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SCIENCE
May 6, 2013 | By Eryn Brown
Ports like Los Angeles and Long Beach are key to the global economy: crossroads where billions of dollars in cargo arrive and depart each year , floating on board thousands of vessels from all over the world. Increasingly, however, large ports are also playing a key role in Earth's ecosystem, as species from all corners stow away on ships and make their way into ports -- sometimes, with devastating consequences for native wildlife.  For example, the Chinese mitten crab , which comes from the Pacific Coast of China and Korea, made its way to the U.S. West Coast on ships during the early 1990s and was first spotted in the Chesapeake Bay about 15 years later.  Fisherman catching shrimp have reported that the mitten crabs, which have patches of hair on their claws , get tangled in nets and can kill shrimp.  Because they burrow, invasive mitten crabs can also speed erosion in levees and banks.
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SCIENCE
April 5, 2013 | By Deborah Netburn
NASA's Jet Propulsion Laboratory may be most famous for sending Curiosity to Mars and Voyager  to the edge of the solar system, but some of its coolest technology is being used right here on Earth. For the last month, a manned C-20A aircraft owned by NASA has been flying a powerful imaging radar system built and managed by JPL over the Americas to collect data on glacier activity, map the coastal mangroves in Latin America, study tiny changes in the Earth's surface caused by the movement of magna beneath active volcanoes, help scientists and government agencies figure out how to improve the levees in New Orleans and the Mississippi Delta, and look for evidence of a 2,000-year-old lost civilization in the Peruvian desert.  The radar's unweildy name is the Uninhabited Aerial Vehicle Synthetic Aperture Radar, but it goes by UAVSAR.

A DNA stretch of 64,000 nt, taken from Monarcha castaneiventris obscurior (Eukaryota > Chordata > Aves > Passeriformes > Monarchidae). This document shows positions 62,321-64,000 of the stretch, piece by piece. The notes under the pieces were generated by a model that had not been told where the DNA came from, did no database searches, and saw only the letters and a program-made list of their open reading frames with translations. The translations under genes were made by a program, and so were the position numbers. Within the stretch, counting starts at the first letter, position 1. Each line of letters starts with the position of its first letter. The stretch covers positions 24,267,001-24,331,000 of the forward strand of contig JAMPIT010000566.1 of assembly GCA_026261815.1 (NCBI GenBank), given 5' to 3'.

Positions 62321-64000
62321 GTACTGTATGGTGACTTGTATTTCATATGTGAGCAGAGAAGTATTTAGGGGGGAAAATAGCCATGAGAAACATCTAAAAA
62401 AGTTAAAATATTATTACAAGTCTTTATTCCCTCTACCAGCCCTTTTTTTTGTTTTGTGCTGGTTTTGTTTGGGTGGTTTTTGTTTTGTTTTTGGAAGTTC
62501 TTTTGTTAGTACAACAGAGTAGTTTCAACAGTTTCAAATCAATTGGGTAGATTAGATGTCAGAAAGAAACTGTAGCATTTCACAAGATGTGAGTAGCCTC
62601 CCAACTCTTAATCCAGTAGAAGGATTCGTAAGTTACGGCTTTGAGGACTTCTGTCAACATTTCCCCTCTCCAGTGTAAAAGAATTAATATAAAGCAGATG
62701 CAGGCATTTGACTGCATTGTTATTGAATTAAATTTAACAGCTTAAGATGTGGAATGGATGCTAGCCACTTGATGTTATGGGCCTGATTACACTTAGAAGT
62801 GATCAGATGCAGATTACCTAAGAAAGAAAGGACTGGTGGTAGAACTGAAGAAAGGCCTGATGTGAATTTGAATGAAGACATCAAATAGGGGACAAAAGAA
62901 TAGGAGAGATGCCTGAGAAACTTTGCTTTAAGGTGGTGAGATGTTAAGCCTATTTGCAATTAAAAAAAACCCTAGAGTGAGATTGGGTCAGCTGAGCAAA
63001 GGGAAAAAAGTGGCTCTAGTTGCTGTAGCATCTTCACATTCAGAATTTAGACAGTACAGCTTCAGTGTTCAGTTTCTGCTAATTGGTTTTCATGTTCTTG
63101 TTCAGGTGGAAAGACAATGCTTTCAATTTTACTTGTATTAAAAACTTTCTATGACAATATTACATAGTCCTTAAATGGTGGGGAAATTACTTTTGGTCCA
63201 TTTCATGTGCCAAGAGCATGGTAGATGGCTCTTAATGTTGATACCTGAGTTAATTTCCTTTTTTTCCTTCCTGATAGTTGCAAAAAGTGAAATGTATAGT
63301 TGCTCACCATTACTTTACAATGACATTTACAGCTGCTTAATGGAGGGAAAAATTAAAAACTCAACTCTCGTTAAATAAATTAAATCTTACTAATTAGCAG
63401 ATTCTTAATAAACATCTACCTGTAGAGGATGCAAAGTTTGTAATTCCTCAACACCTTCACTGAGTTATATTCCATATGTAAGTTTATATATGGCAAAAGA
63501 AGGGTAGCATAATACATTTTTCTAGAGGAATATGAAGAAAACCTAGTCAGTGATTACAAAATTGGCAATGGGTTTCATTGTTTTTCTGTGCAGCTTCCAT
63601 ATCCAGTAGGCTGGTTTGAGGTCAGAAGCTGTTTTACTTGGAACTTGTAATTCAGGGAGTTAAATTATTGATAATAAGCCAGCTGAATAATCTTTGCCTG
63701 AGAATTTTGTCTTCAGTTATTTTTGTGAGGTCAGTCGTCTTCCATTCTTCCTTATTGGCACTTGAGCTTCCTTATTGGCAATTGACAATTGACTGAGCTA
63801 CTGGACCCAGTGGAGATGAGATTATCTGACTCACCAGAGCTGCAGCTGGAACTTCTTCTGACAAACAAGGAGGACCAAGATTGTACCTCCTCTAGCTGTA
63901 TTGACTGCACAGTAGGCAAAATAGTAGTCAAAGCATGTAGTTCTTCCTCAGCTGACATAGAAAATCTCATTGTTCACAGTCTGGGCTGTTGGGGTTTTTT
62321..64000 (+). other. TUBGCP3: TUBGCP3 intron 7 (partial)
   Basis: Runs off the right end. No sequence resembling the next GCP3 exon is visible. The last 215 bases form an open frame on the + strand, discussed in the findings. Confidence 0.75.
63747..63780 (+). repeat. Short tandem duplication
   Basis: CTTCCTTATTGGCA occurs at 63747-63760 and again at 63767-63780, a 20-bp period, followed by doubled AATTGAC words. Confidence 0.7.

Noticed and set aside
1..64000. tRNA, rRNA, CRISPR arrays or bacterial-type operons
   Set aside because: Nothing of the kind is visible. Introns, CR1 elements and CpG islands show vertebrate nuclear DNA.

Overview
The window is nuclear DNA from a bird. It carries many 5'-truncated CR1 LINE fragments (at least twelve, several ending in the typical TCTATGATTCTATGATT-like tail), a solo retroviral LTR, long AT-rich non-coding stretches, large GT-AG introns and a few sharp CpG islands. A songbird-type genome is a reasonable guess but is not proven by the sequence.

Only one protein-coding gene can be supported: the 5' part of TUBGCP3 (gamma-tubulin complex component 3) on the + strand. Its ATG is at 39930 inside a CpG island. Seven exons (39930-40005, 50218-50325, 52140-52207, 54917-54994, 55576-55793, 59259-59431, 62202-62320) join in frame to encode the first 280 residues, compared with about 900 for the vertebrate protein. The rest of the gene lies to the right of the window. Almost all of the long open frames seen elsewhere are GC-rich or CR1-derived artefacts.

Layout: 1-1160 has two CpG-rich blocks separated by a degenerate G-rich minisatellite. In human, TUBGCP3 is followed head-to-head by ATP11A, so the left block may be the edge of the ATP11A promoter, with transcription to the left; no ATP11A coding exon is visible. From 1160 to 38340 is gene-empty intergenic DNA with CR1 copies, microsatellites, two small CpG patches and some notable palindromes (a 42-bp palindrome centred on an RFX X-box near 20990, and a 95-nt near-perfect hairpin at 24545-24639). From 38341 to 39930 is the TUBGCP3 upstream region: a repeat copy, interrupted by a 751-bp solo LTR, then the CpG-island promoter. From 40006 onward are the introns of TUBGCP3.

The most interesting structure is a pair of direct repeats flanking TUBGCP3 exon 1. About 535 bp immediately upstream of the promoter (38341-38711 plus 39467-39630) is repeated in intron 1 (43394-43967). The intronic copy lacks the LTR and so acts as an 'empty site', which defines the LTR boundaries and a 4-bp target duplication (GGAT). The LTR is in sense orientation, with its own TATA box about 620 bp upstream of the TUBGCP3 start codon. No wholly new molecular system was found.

CALIFORNIA | LOCAL
October 28, 2009 | Richard Winton and Andrew Blankstein
The methods allegedly used by a group of teenagers suspected by authorities of burglarizing the homes of such stars as Lindsay Lohan, Orlando Bloom and Paris Hilton have again raised concerns about the intrusive glare of the paparazzi. According to detectives, the group used celebrity websites and paparazzi photos to track schedules and movements of the people they are suspected of burglarizing. They looked for times when the stars were scheduled to either be out of town or attending movie premieres and other events, police said.
SCIENCE
May 14, 2013 | By Deborah Netburn
Citizen scientists, environmentalists and anyone who lives near a power plant -- your services are requested. Climate change scientist Kevin Robert Gurney needs your help in a grand undertaking: the mapping of all the power plants in the world. It's a big job, and he and the people in his lab cannot do it alone. Gurney, an associate professor at Arizona State University, builds carbon dioxide emission data models that help him and others better understand how carbon moves around the planet and how it effects climate change.
BUSINESS
September 8, 2008 | Jessica Guynn, Times Staff Writer